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Rutgers Students Explore Worker Justice in New Brunswick

Documenting generations of immigrant labor, from Irish to Latinx 

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Irish immigrants, working in horrific conditions, dug the Delaware & Raritan Canal through Central Jersey.

Many died on the job and were buried in unmarked graves along the canal.

Today, Latinx immigrants seeking employment in New Brunswick face exploitation, working physically demanding jobs that often involve dangerous conditions and paltry pay.

image 2These struggles—running across nearly 200 years of New Jersey history—are part of an online and traveling exhibit to which Rutgers University–New Brunswick students contributed after searching through archives, meeting with labor activists, interviewing workers, and drawing connections to broader issues of race, inequality, and climate change.

Their work, titled Climate Justice is Worker Justice, is being featured through late October as part of the larger Climates of Inequality: Stories of Environmental Justice  project  developed by the Humanities Action Lab, based out of Rutgers University–Newark. That initiative collects the stories of 22 communities struggling with issues of environmental justice.

“Each community had to sit down and think through what the local version of the story is,” says Kristin O'Brassill-Kulfan, a teaching professor in the Department of History, School of Arts and Sciences, and director of the project for New Brunswick. “What do these big issues of race, climate change and immigration look like where we live?”

image 1A quick perusal through the New Brunswick exhibit provides the answer in multimedia displays: Pictures of Hungarian immigrant women rolling cigars in the 1920s for a New Brunswick cigar company. A 2018 interview with a Latinx woman who discusses the day-to-day stress of working as a cleaning staff supervisor at a local hotel. Images of the personal possessions of the doomed canal workers from the 1830s.

Although there are differences in each generation’s stories, there are also key commonalities, O'Brassill-Kulfan said.

“There is a place-based story in New Brunswick linking us to these communities as well as to the kind of employer-employee relations that have defined the experience of immigrant workers in the United States for hundreds of years,” she said.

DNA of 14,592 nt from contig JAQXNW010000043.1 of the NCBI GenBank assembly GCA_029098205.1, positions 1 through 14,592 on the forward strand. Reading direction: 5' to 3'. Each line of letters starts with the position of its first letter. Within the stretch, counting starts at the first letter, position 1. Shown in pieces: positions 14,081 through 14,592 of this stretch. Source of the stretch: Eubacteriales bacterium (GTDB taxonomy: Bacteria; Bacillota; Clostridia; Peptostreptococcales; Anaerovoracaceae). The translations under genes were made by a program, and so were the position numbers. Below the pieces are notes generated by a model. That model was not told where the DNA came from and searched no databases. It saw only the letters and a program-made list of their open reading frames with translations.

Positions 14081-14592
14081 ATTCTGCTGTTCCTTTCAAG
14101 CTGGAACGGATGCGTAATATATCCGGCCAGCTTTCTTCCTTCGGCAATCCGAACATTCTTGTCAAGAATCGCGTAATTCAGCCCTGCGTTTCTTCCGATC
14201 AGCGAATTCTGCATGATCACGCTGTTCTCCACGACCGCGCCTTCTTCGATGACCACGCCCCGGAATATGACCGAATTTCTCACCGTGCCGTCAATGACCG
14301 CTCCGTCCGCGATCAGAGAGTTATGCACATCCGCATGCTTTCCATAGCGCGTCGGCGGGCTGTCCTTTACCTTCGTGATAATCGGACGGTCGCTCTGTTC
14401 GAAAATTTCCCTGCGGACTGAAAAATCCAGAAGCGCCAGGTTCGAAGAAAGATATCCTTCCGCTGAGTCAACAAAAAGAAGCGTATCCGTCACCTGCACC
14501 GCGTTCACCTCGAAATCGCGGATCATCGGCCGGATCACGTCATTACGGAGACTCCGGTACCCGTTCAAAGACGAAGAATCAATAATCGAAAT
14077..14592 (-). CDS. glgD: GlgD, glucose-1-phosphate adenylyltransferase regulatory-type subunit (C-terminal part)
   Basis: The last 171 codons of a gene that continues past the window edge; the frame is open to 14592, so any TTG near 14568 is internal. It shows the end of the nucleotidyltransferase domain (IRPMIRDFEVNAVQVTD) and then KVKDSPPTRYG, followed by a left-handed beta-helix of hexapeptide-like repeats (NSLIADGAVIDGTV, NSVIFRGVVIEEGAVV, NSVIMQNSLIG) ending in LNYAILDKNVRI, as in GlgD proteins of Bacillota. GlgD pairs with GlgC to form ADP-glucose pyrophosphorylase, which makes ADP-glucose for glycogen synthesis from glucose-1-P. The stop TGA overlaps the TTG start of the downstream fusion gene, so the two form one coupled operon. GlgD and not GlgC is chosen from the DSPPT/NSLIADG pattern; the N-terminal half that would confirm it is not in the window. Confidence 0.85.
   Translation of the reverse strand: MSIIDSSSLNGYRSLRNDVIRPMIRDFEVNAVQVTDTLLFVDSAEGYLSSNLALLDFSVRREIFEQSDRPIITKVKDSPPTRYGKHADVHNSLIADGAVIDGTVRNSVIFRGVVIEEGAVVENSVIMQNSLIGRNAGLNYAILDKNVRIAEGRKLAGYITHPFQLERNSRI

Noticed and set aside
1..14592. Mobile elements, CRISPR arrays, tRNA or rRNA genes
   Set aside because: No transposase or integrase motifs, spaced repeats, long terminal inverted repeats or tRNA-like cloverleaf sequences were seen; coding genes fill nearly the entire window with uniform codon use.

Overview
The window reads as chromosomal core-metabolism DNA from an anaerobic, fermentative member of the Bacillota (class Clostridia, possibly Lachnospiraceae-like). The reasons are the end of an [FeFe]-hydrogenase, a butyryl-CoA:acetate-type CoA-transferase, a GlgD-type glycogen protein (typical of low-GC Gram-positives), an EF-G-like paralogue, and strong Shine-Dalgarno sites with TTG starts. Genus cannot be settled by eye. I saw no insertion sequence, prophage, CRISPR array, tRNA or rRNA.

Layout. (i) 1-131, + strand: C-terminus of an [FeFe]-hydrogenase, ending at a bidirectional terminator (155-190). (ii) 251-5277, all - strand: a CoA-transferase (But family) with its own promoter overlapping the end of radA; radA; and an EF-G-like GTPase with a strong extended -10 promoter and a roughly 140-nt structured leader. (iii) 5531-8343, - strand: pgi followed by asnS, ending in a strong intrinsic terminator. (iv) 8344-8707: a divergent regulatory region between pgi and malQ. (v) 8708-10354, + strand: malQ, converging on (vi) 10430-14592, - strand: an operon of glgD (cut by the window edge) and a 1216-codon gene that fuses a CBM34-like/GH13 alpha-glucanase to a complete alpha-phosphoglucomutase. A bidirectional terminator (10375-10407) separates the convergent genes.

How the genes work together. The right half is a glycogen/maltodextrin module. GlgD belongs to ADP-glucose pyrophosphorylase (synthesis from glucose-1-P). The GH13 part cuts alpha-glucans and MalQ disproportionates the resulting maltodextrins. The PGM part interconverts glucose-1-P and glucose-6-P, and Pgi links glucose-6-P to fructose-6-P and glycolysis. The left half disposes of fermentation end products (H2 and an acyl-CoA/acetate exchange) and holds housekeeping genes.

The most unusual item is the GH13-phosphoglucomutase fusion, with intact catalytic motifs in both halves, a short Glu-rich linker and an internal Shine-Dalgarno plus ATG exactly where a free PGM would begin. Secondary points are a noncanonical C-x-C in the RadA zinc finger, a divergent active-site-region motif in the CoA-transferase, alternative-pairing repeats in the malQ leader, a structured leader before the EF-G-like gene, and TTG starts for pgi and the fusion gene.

O'Brassill-Kulfan, who coordinates the Public History Program, enlisted more than 30 Rutgers graduate and undergraduate students for the project, and forged a partnership with New Labor, a New Brunswick-based advocacy group that focuses on temporary workers. The students and New Labor held focus group meetings in which immigrants from Mexico and Central America provided oral history interviews about their lives, workplaces, and neighborhoods.

public history profThey cited a range of safety issues, including exposure to chemicals and a lack of training and equipment. Climate change has exasperated matters, with some laborers working in poorly ventilated warehouses or in the broiling sun.

Nevertheless, many are scared to seek improvements.

“We come to this country to work, but we never have the drive to learn about our rights as workers,” Alexander, a supermarket butcher, told students. “Why? Because we have that mentality…the one where you are happy with whatever job you have. We don’t dare to speak to the boss because we are afraid of losing our jobs.”

O'Brassill-Kulfan said the project reflects the practice of public history, a field that seeks historical insights in the lives of ordinary people and their communities.

“I think of public history more as a process than a product,” O'Brassill-Kulfan said. “The way that students and faculty with academic expertise engaged in research alongside community members who have vernacular expertise—that’s public history.”

Maria 0821 p2 editedThe approach resonated with Maria Isabel Espinoza, a PhD candidate in the Department of Sociology, whose recent research has been focused on studying the ways public health experts make decisions and communicate about infectious disease.

“It was a great opportunity to talk to a community that was exposed to different types of environmental injustice,” Espinoza said. “I really liked the idea of working with people, learning their stories, and creating an exhibit that can reach the broader New Brunswick community and lead to change.”

In addition to the exhibit, the project included a roundtable discussion featuring New Labor members and Rutgers scholars and a New Labor-led walking tour of New Brunswick's "temp agency row."

A companion exhibition titled “Labor Sweated Here: Histories of Workers and Environments in New Jersey,” is being shown at the Zimmerli Art Museum during the Fall 2021 semester, in the Study Gallery.

A virtual screening of an environmental justice documentary about New Jersey's indigenous people, "The Meaning of the Seed," with a dialogue facilitated by Raíces Cultural Center, took place October 6, 2021.